My impressions from all this? That the solidity of ‘evidence-based policy’ is often much more tenuous than is claimed – what is presented as ‘hard evidence’ is often contested just as fiercely as any historical or social science claim. The search for scientific certainty can easily lead researchers into ignoring the ‘biosocial’ – the interplay of norms, practices, opinion, politics and power that shapes how any apparently neutral intervention plays out. And maybe that we need more anthropologists as well as medics and economists.
Other essays in the issue address this wider point. In the introduction on the wider topic of “neglected tropical diseases”, the editors say:
‘Social priorities, social relations and social behaviour profoundly influence the design, implementation and evaluation of control programmes. Yet, these dimensions of neglect are, themselves, neglected. Instead, emphasis is being placed on preventive chemotherapy – a technical, context-free approach which relies almost entirely on the mass distribution of drugs, at regular intervals, to populations living in endemic areas.’
I asked one of Oxfam’s health gurus, Mohga Kamal-Yanni, for her views, and got this in response:
I share a lot of their concern on programmes that ignore the local (and medical actually) realities and needs. The world faced the same issue in responding to Ebola. Donors wanted to rush workers in space suits to tell communities what to do and tell patients to come to treatment centres (where people knew they would die). It took few valuable months for donors and governments to realise that they had to first understand the local reality and to engage people in planning and performing activities.
Worms eat away kids’ nutrients and therefore negatively affect their health and their cognitive abilities. Deworming programmes could be beneficial to kids’ health and education if they were implemented with local knowledge and participation. Like many development programmes, it is not a question of what, but how.
I loved that somebody critiques the perception of “community” as a homogenous group that loves and cares for each other. Such beliefs are also widely accepted even within NGOs, as if people in the South are different from people here. I remember in the 80s an Oxfam engineer was shot at because of disputes over the site of the water projects in a small isolated village. For me “community” equals power relations whether that grouping of people is a remote village in Sierra Leone or a neighbourhood in London.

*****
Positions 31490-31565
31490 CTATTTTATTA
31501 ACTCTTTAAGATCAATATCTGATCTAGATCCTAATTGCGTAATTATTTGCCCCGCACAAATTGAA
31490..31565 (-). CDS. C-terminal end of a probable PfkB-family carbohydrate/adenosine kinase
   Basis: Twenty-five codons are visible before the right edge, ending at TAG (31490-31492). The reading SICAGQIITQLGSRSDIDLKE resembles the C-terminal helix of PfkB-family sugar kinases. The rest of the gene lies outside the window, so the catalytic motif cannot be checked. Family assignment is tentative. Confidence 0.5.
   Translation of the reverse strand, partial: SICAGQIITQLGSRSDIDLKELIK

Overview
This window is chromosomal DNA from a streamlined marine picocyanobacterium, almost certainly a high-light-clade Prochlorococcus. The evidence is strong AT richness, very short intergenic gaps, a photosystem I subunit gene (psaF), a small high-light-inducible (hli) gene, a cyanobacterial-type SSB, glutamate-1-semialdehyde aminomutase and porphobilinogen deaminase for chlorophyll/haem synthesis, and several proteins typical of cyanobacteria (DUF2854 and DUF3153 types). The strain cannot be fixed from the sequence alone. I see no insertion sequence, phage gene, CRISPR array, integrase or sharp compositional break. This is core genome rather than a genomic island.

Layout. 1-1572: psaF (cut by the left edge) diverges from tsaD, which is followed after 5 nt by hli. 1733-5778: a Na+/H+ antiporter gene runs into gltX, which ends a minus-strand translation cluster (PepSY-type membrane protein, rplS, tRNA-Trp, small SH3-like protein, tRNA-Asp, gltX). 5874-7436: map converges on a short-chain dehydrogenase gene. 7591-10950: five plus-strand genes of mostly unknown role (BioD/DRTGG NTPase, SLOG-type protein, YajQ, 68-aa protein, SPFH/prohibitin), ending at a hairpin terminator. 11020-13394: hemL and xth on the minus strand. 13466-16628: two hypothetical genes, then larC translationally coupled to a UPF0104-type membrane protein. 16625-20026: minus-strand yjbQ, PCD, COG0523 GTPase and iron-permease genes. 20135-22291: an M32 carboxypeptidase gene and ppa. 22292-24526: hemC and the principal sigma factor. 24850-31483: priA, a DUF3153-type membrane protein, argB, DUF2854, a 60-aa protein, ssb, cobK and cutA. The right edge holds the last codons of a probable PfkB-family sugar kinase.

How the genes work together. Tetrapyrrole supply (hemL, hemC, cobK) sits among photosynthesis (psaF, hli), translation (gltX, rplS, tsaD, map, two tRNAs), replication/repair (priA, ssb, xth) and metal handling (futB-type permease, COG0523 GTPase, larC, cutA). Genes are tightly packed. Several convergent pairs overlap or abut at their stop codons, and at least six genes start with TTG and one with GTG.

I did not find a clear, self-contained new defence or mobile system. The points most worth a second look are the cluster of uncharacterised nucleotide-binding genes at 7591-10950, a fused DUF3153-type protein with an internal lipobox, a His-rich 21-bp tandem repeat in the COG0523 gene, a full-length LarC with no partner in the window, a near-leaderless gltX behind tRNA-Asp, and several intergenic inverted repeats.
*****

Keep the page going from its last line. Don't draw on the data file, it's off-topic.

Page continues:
However, I disagree with the authors on their analyses of the concept of “neglected diseases”. I think the concept has been very useful in raising attention and investment in research for treatment of diseases such as TB and sleeping sickness, where the only options available for doctors have been very old complicated regimes or even toxic medicines. In reality these diseases have been way off the radar screen of pharmaceutical companies because they will not make profits from selling a medicine to a poor African patient. It is only now, after much global effort, including by civil society, that governments, the pharmaceutical industry and philanthropist have engaged in researching new diagnostics and medicines for these diseases. It is worth noting that some of the medicines used for deworming, like albendazole, were actually developed for veterinary use (where profit is possible) and are very cheap to produce. “Neglected diseases” are the stark example of the failure of the current global R&D system to produce health technologies needed for public health. The system is driven by commercial profits based on pharmaceutical companies’ monopoly on medicines.
I wish I had time to blog about socio-medical interventions!’
Well now she has – note to colleagues, careful when sending me interesting emails, you never know where they’ll end up……
And here’s Tim presenting his paper (30m), and then being interviewed (20m)